American Eugenics Programs, Hitler, Nazi Breeding Programs and Genocide

nazi breeding programs, experiments on twins, concentration camps, Dr. Joseph Mengele, Auschwitz, Hitler, german eugenics, euthanasia, active euthanasia, passive euthanasia, infanticide, forced sterilization, mississippi appendectomy, infanticide programs, holocaust, genocide, America and nazi eugenics, 1900 to 1940 american eugenics programs, american eugenics programs, American eugenics, 1920s and 1930s american eugenics, eugenics, eugenics programs, 1930s american eugenics, nazi eugenic programs, nazi atrocities,

Hitler found inspiration in American eugenics programs for his Nazi breeding programs, experiments on twins, concentration camps, the Holocaust,  and more

America and nazi eugenics, 1900 to 1940 american eugenics programs, american eugenics programs, American eugenics, 1920s and 1930s american eugenics, eugenics, eugenics programs, 1930s american eugenics, nazi eugenic programs, nazi atrocities,

(12-19-2017, updated 07-11-2017)  An article I saw yesterday: “The Nazi Breeding and Infanticide Program You Probably Never Knew About”. Yeah, there’s a reason you probably never knew about this. In the 1920s Hitler was impressed by American eugenics programs. Rich Americans gave Germans the funds, science and technology to develop their own programs. When the Germans ran with it, Americans were quick to take credit for introducing them to the science. But when news of the concentration camps and other atrocities, like the experiments on twins carried out in Auschwitz, started pouring in, the word was barely ever heard, read or spoken again in America, even while some practices continued.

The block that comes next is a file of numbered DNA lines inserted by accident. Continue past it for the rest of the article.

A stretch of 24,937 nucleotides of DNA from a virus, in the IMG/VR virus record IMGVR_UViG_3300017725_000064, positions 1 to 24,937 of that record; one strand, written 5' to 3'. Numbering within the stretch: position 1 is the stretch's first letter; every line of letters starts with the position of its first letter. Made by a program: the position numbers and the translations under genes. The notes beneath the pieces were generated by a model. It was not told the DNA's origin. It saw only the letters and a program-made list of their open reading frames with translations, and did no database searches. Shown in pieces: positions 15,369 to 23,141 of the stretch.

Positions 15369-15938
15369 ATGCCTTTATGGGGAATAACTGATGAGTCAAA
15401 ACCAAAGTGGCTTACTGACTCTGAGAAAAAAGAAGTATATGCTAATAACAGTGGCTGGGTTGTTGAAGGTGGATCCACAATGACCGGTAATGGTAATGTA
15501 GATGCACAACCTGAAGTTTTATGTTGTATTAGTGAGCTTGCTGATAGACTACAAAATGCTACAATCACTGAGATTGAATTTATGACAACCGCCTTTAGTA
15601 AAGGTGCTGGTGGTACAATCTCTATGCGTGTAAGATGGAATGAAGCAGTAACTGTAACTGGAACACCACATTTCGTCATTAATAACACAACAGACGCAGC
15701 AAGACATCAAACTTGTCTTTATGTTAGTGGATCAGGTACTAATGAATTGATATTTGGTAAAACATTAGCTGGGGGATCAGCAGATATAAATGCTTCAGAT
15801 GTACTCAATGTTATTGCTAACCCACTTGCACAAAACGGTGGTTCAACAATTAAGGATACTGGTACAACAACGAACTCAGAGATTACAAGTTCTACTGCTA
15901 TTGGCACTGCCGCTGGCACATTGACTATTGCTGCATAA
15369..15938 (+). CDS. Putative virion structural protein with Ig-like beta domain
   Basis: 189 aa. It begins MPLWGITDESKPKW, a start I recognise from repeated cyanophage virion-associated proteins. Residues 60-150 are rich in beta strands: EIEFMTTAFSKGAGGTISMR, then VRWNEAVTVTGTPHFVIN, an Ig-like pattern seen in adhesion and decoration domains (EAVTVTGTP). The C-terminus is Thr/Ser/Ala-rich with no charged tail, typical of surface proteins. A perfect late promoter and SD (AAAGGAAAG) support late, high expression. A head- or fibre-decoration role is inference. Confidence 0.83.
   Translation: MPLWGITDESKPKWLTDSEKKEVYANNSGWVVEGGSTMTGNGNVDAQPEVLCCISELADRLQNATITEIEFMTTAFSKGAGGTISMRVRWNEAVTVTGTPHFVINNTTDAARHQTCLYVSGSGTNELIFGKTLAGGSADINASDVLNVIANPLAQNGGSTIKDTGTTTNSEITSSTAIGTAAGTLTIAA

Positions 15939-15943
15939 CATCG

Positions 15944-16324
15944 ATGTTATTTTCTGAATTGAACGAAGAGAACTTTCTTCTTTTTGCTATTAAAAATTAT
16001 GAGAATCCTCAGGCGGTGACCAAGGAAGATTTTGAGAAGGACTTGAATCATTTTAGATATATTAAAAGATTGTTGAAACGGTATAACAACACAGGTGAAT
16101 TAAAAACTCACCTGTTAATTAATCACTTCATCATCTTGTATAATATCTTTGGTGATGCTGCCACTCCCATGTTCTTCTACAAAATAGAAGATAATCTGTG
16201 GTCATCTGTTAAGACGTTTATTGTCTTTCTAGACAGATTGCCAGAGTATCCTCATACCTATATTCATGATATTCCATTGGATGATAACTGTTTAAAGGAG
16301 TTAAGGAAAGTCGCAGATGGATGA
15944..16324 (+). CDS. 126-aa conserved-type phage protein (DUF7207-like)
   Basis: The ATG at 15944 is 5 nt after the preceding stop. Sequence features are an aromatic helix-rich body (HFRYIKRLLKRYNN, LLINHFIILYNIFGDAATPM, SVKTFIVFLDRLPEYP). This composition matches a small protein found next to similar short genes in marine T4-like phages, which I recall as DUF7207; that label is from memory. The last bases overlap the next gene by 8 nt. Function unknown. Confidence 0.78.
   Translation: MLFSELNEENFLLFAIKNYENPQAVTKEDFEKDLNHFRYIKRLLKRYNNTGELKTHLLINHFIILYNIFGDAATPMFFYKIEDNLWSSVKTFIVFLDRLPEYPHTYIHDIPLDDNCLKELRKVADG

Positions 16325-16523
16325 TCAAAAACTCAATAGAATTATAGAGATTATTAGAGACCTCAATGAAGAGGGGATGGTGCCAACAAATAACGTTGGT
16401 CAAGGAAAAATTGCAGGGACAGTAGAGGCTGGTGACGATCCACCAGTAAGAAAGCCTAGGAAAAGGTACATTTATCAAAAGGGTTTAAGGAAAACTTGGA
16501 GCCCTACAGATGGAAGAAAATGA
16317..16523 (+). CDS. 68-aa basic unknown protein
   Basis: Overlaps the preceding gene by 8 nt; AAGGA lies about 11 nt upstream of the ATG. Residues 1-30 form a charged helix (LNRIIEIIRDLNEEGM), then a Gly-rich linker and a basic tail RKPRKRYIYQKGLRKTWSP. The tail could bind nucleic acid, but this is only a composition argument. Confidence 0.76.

Eugenics is the “science” of perfecting a race of humans by eliminating “undesirable traits”.  An Englishman first introduced the term in 1883. In America it became popular around 1900. The Civil War had taken its toll on white American men and America was experiencing unprecedented immigration. White folks felt existentially threatened and were enthusiastic about the notion that they could purposely breed blue-eyed, blond-haired white people and eliminate undesirable traits.

Articles on eugenics were published in major science journals, conferences on the topic were held, and influential people like Theodore Roosevelt, Alexander Graham Bell and John D. Rockefeller were big fans. Soon, many Americans fully embraced the idea. White Americans all over the country held contests for the fittest family. American eugenics programs and policies began to take shape.

In England eugenicists focused on selective breeding to “improve” the stock, but programs in the United States intended to actively eliminate “undesirable” traits, and these — for some reason — just happened to occur most frequently in poor, uneducated and minority populations. The Nazi breeding programs took after the American model.

The Eugenics Record Office (ERO), on Long Island, was founded in 1910. This “scientific” institution collected data from family trees, to see which traits were inheritable.  Their purpose was “to improve the natural, physical, mental, and temperamental qualities of the human family”. Undesirable traits that eugenicists were interested in included pauperism; feeblemindedness; dwarfism; promiscuity; moral degeneracy; being black, Jewish, Hispanic, Native American, Asian, Eastern-European or dark-haired hill folk. I kid you not. The ERO was active until the beginning of World War Two.